If you have been following space news closely, like most people interested in space, you would know that the next scheduled mission to the Moon is the Artemis mission, and then after that, the ambitions of NASA and Musk point toward crewed missions to Mars. However, as it turns out, some experts such as Alexander Macdonald and Dr. Noam Izenberg may disagree that the next crewed mission should be to Mars. They think a flyby to Venus should be next after a mission to the Moon.
According to research presented at the International Astronautical Congress (IAC) in Paris, Izenberg stated that a flyby to Venus would be beneficial to the advancement of scientific knowledge and might provide an essential experience for a lengthy deep-space mission as a preparation for visiting Mars.
The moon-to-Mars paradigm is now being used by NASA, explained Izenberg. Now Izenberg is attempting to make a case for Venus as an additional destination on that track.” Izenberg’s report also describes how traveling to Venus in the wrong direction could shorten a trip to Mars.
What should we think of this idea?
Dr. Noam Izenberg is not advocating that astronauts should land on Venus. Instead, astronauts could observe Venus from the protection of their spacecraft as they fly by.
If an astronaut were to descend into the clouds of Venus, they would be entering temperatures ranging from 30 to 70 degrees Celsius (86 to 158 Fahrenheit). The average temperature of the Earth’s surface is 57 degrees Fahrenheit (13.9 degrees Celsius). Even if they managed to make it through Venus’s clouds, they wouldn’t have much time before succumbing to the unbearable heat. Ninety percent of people will pass away from hyperpyrexia if the temperature reaches 107.6 degrees Fahrenheit (42 degrees Celsius) or higher (the opposite of Hypothermia).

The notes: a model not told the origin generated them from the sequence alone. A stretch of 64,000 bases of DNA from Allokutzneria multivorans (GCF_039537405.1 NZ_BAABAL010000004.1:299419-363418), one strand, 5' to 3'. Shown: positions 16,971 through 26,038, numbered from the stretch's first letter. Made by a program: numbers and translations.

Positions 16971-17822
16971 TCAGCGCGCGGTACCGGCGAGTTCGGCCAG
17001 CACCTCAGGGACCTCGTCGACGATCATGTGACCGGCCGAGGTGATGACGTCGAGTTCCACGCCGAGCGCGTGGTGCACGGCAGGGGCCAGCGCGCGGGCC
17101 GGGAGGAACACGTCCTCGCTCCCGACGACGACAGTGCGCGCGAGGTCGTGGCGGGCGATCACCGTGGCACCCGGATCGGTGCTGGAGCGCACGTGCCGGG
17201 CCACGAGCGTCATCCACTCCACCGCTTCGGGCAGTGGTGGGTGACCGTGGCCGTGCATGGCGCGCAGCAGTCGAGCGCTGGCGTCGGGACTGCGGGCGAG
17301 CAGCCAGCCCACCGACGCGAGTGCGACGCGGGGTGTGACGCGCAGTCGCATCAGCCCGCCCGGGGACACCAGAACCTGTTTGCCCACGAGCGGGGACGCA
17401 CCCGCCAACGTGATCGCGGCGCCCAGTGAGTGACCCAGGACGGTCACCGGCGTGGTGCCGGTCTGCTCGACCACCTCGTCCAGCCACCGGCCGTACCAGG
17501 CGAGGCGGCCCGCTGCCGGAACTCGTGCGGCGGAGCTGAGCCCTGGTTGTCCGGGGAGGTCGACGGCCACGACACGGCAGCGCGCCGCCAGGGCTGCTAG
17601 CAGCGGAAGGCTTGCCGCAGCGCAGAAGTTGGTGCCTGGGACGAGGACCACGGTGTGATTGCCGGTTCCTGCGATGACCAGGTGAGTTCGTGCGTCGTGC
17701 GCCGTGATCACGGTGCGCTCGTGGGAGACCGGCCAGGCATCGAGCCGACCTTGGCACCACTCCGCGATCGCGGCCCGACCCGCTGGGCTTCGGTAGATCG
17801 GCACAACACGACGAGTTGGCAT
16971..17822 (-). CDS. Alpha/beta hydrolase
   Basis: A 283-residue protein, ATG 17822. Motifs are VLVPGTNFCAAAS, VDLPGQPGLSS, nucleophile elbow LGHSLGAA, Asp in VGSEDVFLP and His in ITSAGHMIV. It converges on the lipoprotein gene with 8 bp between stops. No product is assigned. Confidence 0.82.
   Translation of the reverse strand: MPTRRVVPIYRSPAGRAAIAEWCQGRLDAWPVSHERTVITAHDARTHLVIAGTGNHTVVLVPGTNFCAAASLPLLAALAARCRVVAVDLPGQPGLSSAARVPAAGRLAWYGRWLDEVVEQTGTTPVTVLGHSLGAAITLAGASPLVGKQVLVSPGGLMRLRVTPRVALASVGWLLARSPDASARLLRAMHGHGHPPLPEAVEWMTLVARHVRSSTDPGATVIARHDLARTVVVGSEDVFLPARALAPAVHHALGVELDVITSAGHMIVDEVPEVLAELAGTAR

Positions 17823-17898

We can safely assume astronauts are not going to land on Venus. One of the main merits of this plan is that Venus is substantially closer than Mars, making it possible to complete a flyby return mission in just one year. This is in contrast to the possibility that a round trip to Mars may take up to three years.
Venus, which is in the wrong direction, could shorten a trip to Mars
Izenberg stated that there were practical grounds for including a Venus flyby as part of the crewed landing on Mars.
Even though it would be traveling in the “wrong” direction, using Venus as a “gravity assist” to perform a slingshot around the planet could shorten the amount of time it takes to go to Mars and lower the amount of fuel that is required. As a result, a crewed flyby journey to Venus would be a natural step toward Nasa’s ultimate objective of reaching Mars in the 2030s and potentially colonizing it.
Izenberg makes his case that NASA would be learning about how people function in deep space without committing to a full Mars expedition. It’s also not just going out into the middle of nowhere – it would have a bit of scientific value, visiting another planet for the first time,
Even though the idea of life existing on Venus has been hypothetically debunked, such a mission may answer the questions scientists seek to understand. Why does Venus, a planet so similar to our own in size, mass, and distance from the sun, end up with infernal surface conditions? Unfortunately for Izenberg, he states that the idea “doesn’t yet have traction” in the larger space travel community.
A trip to hell or meeting with a Goddess?
The two individuals have recently co-edited a report titled “Meeting with the Goddess,” which argues in favor of the hypothetical mission. The report suggests that astronauts could deploy teleoperated rovers, drones, and balloons to observe Venus’ active volcanoes and search for signs of ancient life and water in the planet’s past.
The paper says that there is “every reason to expect that Venus will be an infinite paradise of alluring and fascinating landscapes and structures.”
However, the idea does not resonate with everyone in the same way. Other scientists, such as Professor Andrew Coates, a space scientist at the Mullard space science laboratory at the University College of London, think that “a human flyby really wouldn’t add very much” to the discussion. He believes that we shouldn’t be sending people near such a hellish environment which would be pretty uncomfortable for them. Perhaps Coates is correct; the toll space has on astronauts’ health is very well documented now, causing DNA mutations and debilitating bone density loss. It’s okay for academics to hypothesize, but perhaps they should be the ones first to go?
Featured image credit: Nasa